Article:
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Doxorubicin (Adriamycin®, Rubex®)

Doxorubicin

Brand Names: Adriamycin®, Adriamycin RDF, Rubex®, Adriamycin PFS

Doxorubicin, also known as doxorubicin hydrochloride, is used in the treatment of numerous cancers. The types of cancer that doxorubicin may be used to treat include breast, ovarian, bladder, lung, thyroid, and stomach cancers, soft tissue and osteogenic sarcomas, neuroblastoma, Wilms’ tumor, lymphoma, some acute leukemias, and Kaposi’s sarcoma. Less commonly, this drug may also be used to treat Ewing’s tumor; squamous cell carcinomas of the head and neck, cervix, and vagina; carcinomas of the testes, prostate, and uterus; and refractory multiple myeloma.

Doxorubicin is an antibiotic that is used only in the treatment of certain cancers. Specifically, this drug belongs to a class of medications called anthracycline antibiotics, and is made from a natural product produced by the soil fungus Streptomyces. Doxorubicin damages DNA, and may slow or stop cancer cells.

This drug is given as an injection into a vein (intravenous). Each injection usually takes several minutes. The duration of treatment depends on what other drugs you are taking, the type of cancer being treated, and how well your body is tolerating the medication. Doxorubicin may sometimes be given as a continuous infusion. With this method, the drug is still injected into a vein, but at a slower pace, with each injection taking longer. Your doctor will recommend the exact dosage and schedule that is best for you.

Doxorubicin side effects

To prevent problematic interactions between doxorubicin and other drugs, be sure to tell your doctor if you are allergic to any medications, and what other medications and supplements you are currently taking. You should also inform your doctor if you have or ever had a liver tumor, liver disease, or kidney disease, if you are pregnant or planning to become pregnant, or if you are breastfeeding. Patients being treated with doxorubicin should check with their doctor before having any vaccinations, such as the flu shot.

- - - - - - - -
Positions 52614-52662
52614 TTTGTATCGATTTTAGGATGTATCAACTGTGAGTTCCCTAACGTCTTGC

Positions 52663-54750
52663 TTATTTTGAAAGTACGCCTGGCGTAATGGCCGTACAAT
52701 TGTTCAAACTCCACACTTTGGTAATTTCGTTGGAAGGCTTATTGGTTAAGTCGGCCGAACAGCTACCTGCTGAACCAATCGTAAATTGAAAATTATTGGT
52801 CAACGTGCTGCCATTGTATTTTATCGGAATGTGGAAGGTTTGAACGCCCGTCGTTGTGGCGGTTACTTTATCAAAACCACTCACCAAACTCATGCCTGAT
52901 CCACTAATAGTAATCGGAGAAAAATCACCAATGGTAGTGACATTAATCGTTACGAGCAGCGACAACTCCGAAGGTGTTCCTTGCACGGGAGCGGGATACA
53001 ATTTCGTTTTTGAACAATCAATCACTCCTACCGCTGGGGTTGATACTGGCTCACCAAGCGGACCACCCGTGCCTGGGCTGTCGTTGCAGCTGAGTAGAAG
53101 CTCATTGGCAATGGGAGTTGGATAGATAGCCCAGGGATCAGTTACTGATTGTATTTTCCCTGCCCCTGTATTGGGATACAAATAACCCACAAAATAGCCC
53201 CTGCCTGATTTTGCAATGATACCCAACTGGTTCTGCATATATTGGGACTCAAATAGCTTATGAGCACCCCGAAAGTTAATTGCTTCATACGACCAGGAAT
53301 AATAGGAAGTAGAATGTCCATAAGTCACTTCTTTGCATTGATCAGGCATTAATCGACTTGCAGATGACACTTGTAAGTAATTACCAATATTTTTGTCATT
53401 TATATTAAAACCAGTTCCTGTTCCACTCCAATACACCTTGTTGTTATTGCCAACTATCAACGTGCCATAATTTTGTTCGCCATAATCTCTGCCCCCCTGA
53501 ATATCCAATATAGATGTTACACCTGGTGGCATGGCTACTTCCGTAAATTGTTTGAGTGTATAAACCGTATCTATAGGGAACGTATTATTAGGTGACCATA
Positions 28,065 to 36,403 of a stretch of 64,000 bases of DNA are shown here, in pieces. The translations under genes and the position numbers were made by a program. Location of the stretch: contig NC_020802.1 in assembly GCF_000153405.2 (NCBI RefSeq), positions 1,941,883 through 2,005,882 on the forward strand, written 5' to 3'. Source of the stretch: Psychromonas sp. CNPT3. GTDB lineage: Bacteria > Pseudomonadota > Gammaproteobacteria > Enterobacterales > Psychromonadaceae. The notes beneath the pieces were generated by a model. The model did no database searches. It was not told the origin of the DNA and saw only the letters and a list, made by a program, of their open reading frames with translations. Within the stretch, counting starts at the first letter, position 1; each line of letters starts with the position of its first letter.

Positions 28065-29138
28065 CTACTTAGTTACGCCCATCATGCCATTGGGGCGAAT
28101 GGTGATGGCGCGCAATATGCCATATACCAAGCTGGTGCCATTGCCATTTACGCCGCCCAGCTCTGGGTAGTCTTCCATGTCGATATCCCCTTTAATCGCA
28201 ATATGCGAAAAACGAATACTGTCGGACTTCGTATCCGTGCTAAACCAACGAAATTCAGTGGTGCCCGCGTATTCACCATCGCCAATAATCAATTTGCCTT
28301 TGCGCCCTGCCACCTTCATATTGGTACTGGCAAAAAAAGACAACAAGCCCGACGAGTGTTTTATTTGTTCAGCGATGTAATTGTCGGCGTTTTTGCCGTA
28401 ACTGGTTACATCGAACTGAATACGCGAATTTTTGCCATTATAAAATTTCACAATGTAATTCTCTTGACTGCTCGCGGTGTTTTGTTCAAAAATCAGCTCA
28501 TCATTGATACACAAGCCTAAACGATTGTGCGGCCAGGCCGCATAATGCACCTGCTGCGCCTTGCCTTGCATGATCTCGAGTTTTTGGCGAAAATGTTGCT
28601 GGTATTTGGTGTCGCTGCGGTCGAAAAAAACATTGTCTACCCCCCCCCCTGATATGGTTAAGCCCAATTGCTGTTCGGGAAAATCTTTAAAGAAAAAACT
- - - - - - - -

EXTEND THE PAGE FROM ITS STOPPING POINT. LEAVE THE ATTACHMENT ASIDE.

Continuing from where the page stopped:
Possible side effects may include:

  • Nausea and vomiting that may last 24–48 hours after treatment
  • Loss of appetite
  • Diarrhea
  • Difficulty swallowing
  • Thinned or brittle hair
  • Skin irritation or rash on areas previously exposed to radiation treatments
  • Darkening of fingernails or toenails
  • Swelling, pain, redness, or peeling of skin on palms and soles of feet

Some of doxorubicin’s side effects can be serious. Call your doctor immediately if you experience any of these symptoms:

  • Fatigue
  • Mouth blistering
  • Unusual bleeding or bruising
  • Red urine or sweat
  • Pain where the drug was injected
  • Persistent diarrhea or other bowel changes that last for more than 2 days
  • Sore throat, fever, chills or other signs of infection
  • Breathing discomfort

Please note that this is not a comprehensive list. Patients may experience additional effects not mentioned above.

At Cancer Treatment Centers of America (CTCA), your team of cancer experts will explain each of the side effects of doxorubicin with you in detail, as well as the side effects and expectations of all other medications planned as part of your individualized treatment plan.

Doxorubicin for cancer treatment

Doxorubicin is approved by the FDA for the following cancer treatments:

  • For the treatment of ovarian cancer that has worsened after platinum-based chemotherapy
  • For the treatment of AIDS-related Kaposi’s sarcoma that has worsened after previous systemic chemotherapy, or for patients unable to tolerate systemic chemotherapy
  • In combination with bortezomib in patients with multiple myeloma who have not previously received bortezomib but who have received at least one other previous therapy
  • Alone or in combination with other drugs to treat breast cancer, or as an adjuvant (postsurgical) therapy for breast cancer that has spread to the lymph nodes
  • Alone or in combination for:
    • Stomach cancer
    • Hodgkin lymphoma
    • Non-Hodgkin lymphoma
    • Neuroblastoma
    • Small-cell lung cancer
    • Soft tissue and bone sarcomas
    • Thyroid cancer
    • Transitional cell bladder cancer
    • Wilms tumor

At CTCA, our integrative approach to cancer treatment works to fight your disease on all fronts and ensures that you remain at the center of everything we do. We encourage participation from both you and your family to make certain you are comfortable with all decisions made regarding your treatment.

The information provided here is for educational purposes only. In no way should it be considered as offering medical advice. Cancer Treatment Centers of America assumes no responsibility for how this material is used. Please check with a physician if you suspect you are ill. Also note that while Cancer Treatment Centers of America frequently updates its contents, medical information changes rapidly. Therefore, some information may be out of date.

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